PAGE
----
Tomorrow is the day when believers around the world will celebrate Jesus’ resurrection from the grave, the day He proved once and for all time that death has lost its power over Him and over us as well. As much as we should celebrate it I can’t help but offer for your prayerful and heartfelt consideration another wonderful truth that can be celebrated each and every day.
Traditionally an author will “paint a portrait” and introduce colors (different shades of meaning) and with deliberate strokes of the pen or keyboard they’ll continue on until the canvas (or monitor) is filled with the picture which has been in their heart and on their mind.
Rather than pursue this time tested approach, one which I delight in myself, I’m going to get right to the heart of the matter. It is my hope and my prayer that these words will be His words to you and that you will see for yourself the ways that only God can “breath the breath of (His) life into man and he became a living being.” His use of CPR is so wonderfully different than ours.
A paramedic may administer CPR to an accident victim and actually succeed in reviving them; that is, the life that was in him (the paramedic) was given to the victim and he revived. The remarkable difference is that although a paramedic may have a genuine concern for the helpless and hurting person he is ministering to; at the end of his shift he’ll go home embrace those he loves and the victim will eventually become a memory.
Not so with our God. He administers CPR to us, actually breathing His life into us, but at the end of the day He doesn’t return home to the embrace of those He loves and we become a pleasant memory. Not at all, in fact, He comes to us, breathes into us and takes us home to the embrace of One who loves us every bit as much as He loves the Son. His Father has become ours.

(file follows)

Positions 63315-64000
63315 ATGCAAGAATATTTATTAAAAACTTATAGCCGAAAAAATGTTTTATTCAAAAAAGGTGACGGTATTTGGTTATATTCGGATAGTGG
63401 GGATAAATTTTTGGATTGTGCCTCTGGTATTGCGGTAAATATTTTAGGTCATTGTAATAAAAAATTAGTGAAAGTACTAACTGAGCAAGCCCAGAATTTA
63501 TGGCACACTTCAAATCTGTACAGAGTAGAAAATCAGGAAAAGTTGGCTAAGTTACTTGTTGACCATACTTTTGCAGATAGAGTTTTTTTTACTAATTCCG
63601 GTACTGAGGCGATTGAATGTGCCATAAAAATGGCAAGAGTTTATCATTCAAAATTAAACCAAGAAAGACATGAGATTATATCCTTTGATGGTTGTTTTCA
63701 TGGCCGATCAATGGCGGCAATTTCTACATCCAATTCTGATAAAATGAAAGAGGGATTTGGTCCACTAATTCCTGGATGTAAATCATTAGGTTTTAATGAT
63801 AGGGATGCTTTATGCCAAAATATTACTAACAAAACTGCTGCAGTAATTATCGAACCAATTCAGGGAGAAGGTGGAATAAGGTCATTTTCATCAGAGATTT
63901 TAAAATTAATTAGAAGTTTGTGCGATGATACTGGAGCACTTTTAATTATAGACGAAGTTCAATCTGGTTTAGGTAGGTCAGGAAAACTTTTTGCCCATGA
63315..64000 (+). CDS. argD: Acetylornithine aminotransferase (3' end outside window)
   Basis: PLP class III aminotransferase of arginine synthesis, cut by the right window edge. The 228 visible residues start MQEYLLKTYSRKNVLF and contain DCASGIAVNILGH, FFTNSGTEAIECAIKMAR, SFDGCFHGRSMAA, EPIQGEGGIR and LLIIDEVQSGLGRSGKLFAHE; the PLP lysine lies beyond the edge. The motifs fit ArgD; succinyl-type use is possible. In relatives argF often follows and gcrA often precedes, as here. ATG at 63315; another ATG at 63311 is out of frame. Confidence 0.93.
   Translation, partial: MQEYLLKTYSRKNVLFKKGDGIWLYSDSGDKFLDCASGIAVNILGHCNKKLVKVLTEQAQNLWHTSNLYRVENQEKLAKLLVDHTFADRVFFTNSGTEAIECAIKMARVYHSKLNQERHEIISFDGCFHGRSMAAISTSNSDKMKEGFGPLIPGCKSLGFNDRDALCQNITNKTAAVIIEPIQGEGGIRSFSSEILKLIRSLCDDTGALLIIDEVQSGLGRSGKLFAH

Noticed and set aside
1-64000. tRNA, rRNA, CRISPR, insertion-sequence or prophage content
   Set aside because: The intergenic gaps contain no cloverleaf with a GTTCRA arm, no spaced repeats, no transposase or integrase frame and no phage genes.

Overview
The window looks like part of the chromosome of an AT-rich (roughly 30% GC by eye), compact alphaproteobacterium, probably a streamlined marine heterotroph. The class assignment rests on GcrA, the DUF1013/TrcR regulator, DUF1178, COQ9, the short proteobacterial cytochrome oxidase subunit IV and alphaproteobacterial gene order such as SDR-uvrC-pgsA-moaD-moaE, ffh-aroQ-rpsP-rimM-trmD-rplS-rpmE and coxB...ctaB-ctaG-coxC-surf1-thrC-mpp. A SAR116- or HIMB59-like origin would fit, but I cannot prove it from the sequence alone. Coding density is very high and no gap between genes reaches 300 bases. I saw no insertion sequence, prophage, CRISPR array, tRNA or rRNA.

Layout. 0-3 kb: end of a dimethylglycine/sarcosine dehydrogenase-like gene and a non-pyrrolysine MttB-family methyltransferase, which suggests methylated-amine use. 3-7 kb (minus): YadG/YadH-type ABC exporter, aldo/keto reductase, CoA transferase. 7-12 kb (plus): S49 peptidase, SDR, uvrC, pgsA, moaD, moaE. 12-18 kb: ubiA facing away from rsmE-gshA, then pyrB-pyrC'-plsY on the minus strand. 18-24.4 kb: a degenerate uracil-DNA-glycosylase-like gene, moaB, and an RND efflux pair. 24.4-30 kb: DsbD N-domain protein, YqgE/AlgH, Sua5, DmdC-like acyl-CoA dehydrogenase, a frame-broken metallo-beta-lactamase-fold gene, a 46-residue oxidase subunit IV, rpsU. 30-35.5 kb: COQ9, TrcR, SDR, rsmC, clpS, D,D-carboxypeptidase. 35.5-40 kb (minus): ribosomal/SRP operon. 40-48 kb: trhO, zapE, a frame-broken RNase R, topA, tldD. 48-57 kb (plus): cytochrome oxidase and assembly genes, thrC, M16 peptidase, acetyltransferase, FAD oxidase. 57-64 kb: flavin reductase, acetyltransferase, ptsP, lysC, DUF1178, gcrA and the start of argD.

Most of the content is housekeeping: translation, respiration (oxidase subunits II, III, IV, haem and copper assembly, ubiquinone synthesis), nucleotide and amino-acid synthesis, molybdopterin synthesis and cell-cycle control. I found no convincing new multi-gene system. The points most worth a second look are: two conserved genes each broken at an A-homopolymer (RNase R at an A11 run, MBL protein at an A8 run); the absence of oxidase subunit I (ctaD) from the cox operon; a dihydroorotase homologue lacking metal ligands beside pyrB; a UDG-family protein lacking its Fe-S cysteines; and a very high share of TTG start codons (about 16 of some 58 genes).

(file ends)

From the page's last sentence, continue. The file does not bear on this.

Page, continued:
It’s a magnificent truth and one that we rightly celebrate, but isn’t this absolutely true statement also one that can be thought of and pondered every day and should our “remembering Him till He comes” also cause joy to literally spring up in our hearts and not just on Easter Sunday?
Why then is it that we seem to so easily forget such a glorious resurrection? Not just the resurrection of Christ for us to see, but more importantly, it’s the resurrection of Christ not only “outwardly” and proclaimed around the world, but in our day to day life it is the resurrection of Christ “inwardly,” that is, His being raised up from within us.
Although we’ve had many teachers over the years who mean well and have never intended any harm, but actually seeking our good; I suggest we take another look at a traditional teaching that I am convinced is depriving too many of us of the joy which Jesus said is ours.
The saying goes that “We are called to live the life of Jesus.” It has its basis in scripture and we know this because Paul has said, by inspiration, that we are to be “imitators of God.” (Ephesians 5:1) and this seems to imply that we are actually able to “live the life of Christ.”
For years I tried with all my might to live the life of Christ. I’ve also watched my brothers and sisters struggle beneath the weight of this incredible burden of trying to be “like God” for the call to live the life of Christ can also be thought of as “living God’s life.”
I’ve seen more than one man, one woman walk away because of their inability to “walk as He walked” and sadly, I’ve also seen the god of this world tear them apart because they were not able to live the life of Jesus in this world.